Nov 03, 2016 I Brett Tingley

Mass UFO Sighting In Arizona Reopens Phoenix Lights Debate

The Phoenix Lights are one of the most compelling UFO sightings in recent memory. On Thursday, March 13, 1997, thousands of witnesses across Arizona saw two distinct groups of unexplained lights in the sky: one appeared to be a massive V-shaped aircraft the size of several football fields which flew across the state, while a separate formation of lights appeared to hover stationary in the skies over Phoenix. This second formation was claimed by the United States Air Force to be flares dropped from planes in a training exercise, but a definitive explanation for the V-shaped craft has never been found.

The Phoenix Lights remain among the most widespread mass sightings in UFO history.

Now, more sightings in the Phoenix area have rekindled the debate over the Phoenix Lights and have some wondering if the city has become a UFO hotbed for as yet unknown reasons. According to Arizona NBC affiliate 12 News, dozens of Phoenix residents took to social media on October 25th to report sightings of lights quite similar to those spotted almost 20 years ago.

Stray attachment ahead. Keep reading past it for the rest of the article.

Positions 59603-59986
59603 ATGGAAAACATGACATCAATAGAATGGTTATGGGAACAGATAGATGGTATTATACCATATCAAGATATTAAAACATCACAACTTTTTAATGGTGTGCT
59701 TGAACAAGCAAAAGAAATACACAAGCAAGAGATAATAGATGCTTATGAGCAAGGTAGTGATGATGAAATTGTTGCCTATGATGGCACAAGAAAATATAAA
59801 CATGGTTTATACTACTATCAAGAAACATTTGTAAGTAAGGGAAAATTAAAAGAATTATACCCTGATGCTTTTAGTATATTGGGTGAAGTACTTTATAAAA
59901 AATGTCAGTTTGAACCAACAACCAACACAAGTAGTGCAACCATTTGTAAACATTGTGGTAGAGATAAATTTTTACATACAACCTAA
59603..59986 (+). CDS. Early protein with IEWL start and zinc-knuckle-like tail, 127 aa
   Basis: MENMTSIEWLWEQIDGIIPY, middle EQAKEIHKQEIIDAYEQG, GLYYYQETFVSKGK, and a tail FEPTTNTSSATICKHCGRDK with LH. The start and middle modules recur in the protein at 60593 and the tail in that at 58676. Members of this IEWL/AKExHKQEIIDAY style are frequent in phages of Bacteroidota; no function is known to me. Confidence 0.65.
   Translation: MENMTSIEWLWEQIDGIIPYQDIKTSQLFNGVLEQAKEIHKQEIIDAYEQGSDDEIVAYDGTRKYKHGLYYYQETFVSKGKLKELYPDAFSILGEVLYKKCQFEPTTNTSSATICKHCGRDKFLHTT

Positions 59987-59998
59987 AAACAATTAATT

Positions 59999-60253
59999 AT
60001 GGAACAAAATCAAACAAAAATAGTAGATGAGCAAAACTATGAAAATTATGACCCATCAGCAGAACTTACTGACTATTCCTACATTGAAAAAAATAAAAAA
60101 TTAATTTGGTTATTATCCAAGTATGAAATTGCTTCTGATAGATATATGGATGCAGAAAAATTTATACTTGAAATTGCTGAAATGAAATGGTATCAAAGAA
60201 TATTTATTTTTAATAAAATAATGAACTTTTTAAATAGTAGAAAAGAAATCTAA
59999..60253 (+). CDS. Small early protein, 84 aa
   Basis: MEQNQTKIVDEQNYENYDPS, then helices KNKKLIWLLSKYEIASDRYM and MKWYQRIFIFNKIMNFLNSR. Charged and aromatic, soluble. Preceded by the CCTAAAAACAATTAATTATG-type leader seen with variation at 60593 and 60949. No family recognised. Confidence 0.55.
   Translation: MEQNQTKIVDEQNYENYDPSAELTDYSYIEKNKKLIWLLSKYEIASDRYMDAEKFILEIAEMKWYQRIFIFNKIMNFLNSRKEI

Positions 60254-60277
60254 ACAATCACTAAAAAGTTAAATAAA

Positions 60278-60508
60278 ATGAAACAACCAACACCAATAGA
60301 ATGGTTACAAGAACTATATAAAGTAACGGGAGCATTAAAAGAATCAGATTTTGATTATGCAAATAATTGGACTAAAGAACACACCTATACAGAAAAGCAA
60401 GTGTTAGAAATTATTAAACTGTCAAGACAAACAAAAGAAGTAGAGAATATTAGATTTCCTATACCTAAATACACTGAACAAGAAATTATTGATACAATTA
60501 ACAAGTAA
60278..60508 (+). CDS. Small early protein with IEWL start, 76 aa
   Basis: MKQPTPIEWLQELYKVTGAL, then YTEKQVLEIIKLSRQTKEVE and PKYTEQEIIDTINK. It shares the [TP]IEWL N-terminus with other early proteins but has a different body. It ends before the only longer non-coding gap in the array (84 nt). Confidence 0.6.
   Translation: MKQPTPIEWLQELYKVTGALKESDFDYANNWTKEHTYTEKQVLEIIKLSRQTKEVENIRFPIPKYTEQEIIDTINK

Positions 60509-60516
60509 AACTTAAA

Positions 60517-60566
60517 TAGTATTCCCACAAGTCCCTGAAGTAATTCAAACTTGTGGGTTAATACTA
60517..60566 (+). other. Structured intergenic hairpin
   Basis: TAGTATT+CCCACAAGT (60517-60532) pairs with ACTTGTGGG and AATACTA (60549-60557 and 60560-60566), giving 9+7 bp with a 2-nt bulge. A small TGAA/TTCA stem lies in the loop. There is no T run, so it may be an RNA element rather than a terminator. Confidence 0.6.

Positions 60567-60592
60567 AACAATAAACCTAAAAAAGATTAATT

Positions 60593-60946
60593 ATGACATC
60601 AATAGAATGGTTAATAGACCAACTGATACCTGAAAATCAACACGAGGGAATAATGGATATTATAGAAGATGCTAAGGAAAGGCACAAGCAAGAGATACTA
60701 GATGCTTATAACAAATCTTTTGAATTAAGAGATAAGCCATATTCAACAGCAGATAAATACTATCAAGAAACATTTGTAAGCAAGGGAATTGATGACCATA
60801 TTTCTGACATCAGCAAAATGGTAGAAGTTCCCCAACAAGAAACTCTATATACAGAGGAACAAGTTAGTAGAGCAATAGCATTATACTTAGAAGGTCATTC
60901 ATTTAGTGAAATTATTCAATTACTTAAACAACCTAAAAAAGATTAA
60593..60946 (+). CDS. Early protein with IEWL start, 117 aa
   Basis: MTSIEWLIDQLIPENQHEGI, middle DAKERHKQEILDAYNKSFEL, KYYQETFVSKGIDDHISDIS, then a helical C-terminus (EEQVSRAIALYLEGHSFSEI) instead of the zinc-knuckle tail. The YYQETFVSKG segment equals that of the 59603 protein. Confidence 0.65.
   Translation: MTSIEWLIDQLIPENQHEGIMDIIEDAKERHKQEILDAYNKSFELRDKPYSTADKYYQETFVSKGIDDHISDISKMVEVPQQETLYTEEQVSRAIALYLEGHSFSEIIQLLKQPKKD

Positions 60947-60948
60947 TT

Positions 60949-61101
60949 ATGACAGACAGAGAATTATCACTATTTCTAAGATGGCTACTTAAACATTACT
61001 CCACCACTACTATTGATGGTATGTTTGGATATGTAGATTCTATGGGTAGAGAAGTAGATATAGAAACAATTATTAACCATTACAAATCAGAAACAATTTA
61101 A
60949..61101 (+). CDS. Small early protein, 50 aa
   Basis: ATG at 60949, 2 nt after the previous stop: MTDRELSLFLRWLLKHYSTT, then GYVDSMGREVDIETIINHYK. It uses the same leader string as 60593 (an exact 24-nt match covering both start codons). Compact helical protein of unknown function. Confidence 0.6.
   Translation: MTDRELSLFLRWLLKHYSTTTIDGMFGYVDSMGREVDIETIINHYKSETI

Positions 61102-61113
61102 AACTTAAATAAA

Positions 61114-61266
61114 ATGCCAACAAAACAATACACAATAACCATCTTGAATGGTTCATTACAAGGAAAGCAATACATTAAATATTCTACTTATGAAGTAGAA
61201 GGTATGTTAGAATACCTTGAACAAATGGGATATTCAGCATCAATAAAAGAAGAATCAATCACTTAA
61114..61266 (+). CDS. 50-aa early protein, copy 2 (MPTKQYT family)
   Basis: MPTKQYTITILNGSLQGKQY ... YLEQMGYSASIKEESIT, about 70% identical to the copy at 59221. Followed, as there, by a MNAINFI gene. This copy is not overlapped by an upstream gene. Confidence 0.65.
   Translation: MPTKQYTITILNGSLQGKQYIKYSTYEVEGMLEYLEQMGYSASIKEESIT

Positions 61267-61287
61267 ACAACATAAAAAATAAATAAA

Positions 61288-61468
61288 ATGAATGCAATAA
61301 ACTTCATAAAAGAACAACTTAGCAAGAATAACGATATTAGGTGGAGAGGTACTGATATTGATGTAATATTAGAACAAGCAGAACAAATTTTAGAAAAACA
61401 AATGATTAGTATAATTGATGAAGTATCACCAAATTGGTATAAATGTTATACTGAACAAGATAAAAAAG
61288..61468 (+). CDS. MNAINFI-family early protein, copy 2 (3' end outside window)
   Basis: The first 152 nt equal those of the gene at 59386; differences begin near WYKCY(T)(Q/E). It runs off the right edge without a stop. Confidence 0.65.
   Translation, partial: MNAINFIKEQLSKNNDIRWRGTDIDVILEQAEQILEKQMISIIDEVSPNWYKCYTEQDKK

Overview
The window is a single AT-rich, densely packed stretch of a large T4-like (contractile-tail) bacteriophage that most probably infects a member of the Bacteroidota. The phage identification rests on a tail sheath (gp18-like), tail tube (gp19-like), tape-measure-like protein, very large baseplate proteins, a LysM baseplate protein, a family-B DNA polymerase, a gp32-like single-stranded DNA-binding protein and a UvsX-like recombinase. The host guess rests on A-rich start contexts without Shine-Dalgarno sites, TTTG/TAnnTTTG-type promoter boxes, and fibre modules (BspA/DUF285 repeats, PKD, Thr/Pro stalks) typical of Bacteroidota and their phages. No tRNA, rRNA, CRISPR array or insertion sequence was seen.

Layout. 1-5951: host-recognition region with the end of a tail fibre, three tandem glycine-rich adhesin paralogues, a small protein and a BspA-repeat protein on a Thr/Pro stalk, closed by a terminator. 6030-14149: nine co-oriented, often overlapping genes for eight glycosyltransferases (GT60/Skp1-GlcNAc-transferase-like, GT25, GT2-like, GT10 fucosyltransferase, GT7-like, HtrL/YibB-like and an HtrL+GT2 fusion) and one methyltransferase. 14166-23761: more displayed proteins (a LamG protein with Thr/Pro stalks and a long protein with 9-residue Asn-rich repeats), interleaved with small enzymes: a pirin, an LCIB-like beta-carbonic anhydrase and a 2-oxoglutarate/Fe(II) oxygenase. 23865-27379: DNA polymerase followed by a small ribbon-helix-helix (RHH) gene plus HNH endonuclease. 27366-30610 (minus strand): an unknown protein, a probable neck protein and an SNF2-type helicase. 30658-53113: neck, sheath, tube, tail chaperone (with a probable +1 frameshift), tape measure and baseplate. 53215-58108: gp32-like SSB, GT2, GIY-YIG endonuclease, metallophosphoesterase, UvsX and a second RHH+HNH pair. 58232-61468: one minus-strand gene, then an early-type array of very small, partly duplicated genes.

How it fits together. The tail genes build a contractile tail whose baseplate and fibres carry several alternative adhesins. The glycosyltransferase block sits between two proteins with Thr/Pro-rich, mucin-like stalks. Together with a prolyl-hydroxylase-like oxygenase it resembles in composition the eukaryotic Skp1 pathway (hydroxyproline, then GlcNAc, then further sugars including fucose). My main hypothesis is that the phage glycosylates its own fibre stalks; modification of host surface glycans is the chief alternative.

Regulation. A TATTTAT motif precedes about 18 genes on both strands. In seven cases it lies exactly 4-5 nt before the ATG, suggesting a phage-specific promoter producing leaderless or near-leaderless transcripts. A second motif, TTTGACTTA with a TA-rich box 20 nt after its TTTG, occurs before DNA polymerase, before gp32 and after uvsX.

Screen Shot 2016 11 02 at 4 09 33 PM 1 e1478118617536
I'm not sure "explodes" is quite the word I would have gone with, but sure, let's go with that.

One Twitter user, Kid Poo, took to Twitter to ask if anyone else had seen the strange lights he spotted east of Phoenix:

Just saw some weird lights in the sky in the East valley a little South of superstition mountain. Anyone know what it was? #UFO #arizona

Many other Twitter users reported the same sightings. Of course, the usual explanations have been thrown around - aircraft coming in for landing, drones with LEDs - but many UFO researchers have dismissed these claims. Nearby Luke Air Force Base reported that all of their flights were grounded by 5:30 p.m. on that date, long before the sightings were reported.

Another out-of-focus, distant image of the alleged UFOs.

The sightings were scattered across a 300-mile radius stretching from Tucson to Phoenix, implying that whatever these lights might have been, they were large enough to be seen from a distance. That would rule out a minuscule drone as a possible cause, but with limited photographic evidence (as usual), the rest is left to hearsay.

Brett Tingley

Brett Tingley is a writer and musician living in the ancient Appalachian mountains.

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